Now, you read that and it’s just a little cryptic, isn’t it? You think to yourself, “Something’s missing in here. There are some jumps here and I can’t see the link.” I’ll try to help you with that. I just want you to see three features here, just kind of segment it out a little bit so we can work it a little more understandably. Number one is a prohibition that comes from Christ - a prohibition that comes from Christ, that’s the first feature of this text. The second feature is prophecies that come from Scripture. And third, a preview that comes by way of John the Baptist.
First all of all, the prohibition that comes from Christ. They’re coming down the mountain. They have just experienced something that filled them with holy terror, they fell over in sort of a semi-coma that knocked them flat to the ground, the way the apostle Paul was knocked flat when he saw the glorified Christ, the way Ezekiel fell, the way Isaiah fell, the way John fell in Revelation 1, under the overwhelming presence of God or the Lord. They had been stunned in holy terror. They had been picked up out of the dirt and dusted off by the compassion of the Lord, who touched them and lifted them up. And now they’re coming down, trying to process what they just saw.
They saw the Shekinah appear and the voice of God come out of it. They saw a glorified Moses and Elijah representing the law and the prophets, giving testimony to Christ as Messiah. They saw Christ in full blazing glory. They heard Him talking about the cross. All of those things are swirling in their minds. They are perhaps, as they begin to come down, speechless for a little while, still in wonder, maybe feeling a little bit like Moses who, after seeing the glory of God in Exodus, came down with the glory on His face.
They in some way are filled with the realization of the Shekinah that they had just seen. They walk now in the truth of their confession, having been solidified by what they saw and what they heard. He is the Son of God. He is the Christ. They are swept up in the glory of the event and they probably are not talking about His death and His suffering. It is at that point as they were coming down the mountain, verse 9 says, He gave them orders. He gave them orders. He gives them a command, charges them with a negative, this verb is a prohibition and it is a negative.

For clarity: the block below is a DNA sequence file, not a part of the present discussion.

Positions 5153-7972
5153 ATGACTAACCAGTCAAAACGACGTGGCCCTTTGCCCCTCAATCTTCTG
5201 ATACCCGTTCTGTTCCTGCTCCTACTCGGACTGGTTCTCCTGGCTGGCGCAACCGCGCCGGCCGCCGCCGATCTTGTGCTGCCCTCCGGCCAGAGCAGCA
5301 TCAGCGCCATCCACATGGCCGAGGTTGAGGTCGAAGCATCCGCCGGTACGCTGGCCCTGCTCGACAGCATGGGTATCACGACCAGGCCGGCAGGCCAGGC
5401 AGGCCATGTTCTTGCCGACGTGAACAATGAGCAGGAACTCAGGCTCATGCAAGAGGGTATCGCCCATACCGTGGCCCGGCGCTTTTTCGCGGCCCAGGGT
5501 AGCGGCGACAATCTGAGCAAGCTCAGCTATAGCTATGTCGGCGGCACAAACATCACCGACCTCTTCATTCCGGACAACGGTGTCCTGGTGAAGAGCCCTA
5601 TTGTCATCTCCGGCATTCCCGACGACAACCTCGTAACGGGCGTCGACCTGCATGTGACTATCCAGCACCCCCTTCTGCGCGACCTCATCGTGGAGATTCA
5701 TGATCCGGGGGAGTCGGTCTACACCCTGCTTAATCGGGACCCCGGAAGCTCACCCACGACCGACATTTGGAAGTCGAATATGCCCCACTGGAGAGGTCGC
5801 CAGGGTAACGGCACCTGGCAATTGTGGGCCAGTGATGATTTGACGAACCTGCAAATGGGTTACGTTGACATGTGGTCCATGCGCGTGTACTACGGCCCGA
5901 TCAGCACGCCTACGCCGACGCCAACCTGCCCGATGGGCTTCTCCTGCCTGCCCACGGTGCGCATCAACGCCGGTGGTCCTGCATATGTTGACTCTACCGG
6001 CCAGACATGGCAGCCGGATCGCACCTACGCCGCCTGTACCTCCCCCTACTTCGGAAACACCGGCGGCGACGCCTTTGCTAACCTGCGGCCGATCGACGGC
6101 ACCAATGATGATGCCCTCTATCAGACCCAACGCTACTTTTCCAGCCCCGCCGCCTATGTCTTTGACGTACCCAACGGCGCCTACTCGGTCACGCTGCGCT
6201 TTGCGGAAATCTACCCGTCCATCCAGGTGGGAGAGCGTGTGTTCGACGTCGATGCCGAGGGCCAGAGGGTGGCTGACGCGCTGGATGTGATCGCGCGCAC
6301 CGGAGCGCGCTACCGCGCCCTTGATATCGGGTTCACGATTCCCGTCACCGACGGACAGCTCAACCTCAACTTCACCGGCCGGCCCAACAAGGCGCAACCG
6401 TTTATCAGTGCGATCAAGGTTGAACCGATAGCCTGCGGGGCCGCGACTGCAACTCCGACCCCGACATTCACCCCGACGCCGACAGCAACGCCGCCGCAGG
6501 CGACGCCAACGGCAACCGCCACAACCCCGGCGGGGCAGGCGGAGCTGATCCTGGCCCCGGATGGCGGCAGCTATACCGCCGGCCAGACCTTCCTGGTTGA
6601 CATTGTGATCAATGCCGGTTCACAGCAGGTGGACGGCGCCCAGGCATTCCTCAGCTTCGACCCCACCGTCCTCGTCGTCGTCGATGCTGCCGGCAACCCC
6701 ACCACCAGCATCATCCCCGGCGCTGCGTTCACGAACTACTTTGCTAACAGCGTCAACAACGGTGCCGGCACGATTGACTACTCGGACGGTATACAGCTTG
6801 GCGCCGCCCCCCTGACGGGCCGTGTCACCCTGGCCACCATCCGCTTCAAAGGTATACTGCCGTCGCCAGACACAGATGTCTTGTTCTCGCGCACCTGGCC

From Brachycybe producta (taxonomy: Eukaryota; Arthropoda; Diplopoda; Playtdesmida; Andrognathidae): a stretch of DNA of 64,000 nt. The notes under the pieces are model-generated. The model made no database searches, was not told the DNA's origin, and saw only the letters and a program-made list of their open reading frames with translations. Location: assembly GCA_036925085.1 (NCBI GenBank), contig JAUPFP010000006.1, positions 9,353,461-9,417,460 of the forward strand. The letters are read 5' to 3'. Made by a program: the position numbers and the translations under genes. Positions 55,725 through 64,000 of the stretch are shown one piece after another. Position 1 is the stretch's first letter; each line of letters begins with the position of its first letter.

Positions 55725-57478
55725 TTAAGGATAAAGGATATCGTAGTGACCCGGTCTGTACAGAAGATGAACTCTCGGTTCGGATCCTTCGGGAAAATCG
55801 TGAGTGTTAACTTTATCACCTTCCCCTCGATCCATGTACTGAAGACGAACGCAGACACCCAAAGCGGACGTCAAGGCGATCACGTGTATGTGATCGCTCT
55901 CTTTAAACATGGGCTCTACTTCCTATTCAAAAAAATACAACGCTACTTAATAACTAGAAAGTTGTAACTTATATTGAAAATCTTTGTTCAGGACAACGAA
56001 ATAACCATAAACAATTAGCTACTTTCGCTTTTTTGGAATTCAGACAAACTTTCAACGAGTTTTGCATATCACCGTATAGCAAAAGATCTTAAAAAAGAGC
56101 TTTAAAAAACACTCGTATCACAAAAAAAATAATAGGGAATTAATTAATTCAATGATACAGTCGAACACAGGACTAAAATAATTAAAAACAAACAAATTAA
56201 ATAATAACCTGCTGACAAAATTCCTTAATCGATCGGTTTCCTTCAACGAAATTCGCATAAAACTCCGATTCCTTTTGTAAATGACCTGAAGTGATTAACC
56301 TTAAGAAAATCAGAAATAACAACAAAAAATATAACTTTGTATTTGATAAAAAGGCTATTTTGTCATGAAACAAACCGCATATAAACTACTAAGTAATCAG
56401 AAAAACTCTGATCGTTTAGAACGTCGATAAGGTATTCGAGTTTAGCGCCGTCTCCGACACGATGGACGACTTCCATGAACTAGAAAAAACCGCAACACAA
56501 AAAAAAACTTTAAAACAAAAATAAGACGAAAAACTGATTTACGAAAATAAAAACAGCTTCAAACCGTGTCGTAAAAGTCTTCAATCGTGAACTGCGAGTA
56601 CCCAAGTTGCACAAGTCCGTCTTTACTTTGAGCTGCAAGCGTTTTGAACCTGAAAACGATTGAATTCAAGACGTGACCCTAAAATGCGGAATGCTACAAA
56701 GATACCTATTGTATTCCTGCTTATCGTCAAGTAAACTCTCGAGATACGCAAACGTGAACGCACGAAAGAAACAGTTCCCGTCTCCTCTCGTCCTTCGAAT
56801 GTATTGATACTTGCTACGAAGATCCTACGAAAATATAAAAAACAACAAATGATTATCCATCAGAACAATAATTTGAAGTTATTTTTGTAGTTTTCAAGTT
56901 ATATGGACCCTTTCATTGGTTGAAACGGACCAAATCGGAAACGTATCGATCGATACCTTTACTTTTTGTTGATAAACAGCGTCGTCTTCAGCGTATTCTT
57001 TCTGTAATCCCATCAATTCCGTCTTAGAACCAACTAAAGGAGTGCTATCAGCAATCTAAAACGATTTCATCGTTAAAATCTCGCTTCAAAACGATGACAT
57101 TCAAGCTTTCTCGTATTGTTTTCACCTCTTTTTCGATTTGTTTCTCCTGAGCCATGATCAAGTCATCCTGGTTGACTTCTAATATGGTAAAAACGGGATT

He gave them a command and the command is a “not to” command, not to relate to anyone what they had seen until the Son of man rose from the dead. I can’t imagine how hard that would be. I don’t know whether I could do that. There had been other commands to silence, chapter 5, verse 43; chapter 7, verse 36; chapter 8, verse 30. These are commands to silence. We talked about those. When Jesus did certain miracles and certain healings, He said, “Don’t tell anybody.” When Peter gave the confession on behalf of all of them, “You’re the Christ, the Son of the living God,” He warned them, “Don’t tell anybody.”
And now they come down the mountain, having had this amazing experience, indescribable experience, something like being caught up into the third heaven, I’m sure. And they can’t wait to talk about this and they’re told to say nothing - to say nothing - nothing at all until after the resurrection.
There would always be the temptation, and there are people who think this is the message of Jesus, that Jesus is a healer. There would always be the temptation to present Jesus as God, as the Messiah, as the Lord, but those are incomplete. That’s not the gospel. The gospel is that Jesus died and rose again. And He restrains those people who are His followers from giving an incomplete message. “Don’t say anything until you get the full message.” It’s only after His death and resurrection that the great commission comes, to go into all the world and preach the gospel to every creature.
It’s only after that that the Spirit comes and they become witnesses to the glories of the gospel, which the heart of the gospel, of course, is the cross and the resurrection, as indicated in Acts 1:8, and they spread that message around the world. The message is not that Jesus is a healer. The message is not that Jesus is a political liberator, which is what the Jews thought. This would have added fuel to their fire. This would have poured gas on the fire. This would have fanned the flames of Jewish messianic expectation for a liberator.
Already thousands of Jews have been killed in insurrections and rebellions against Rome, trying to overthrow the Roman occupation. This is the wrong message because the important message is the cross and the resurrection. Not only do they not understand that that’s the important message, they don’t even like the idea of it happening.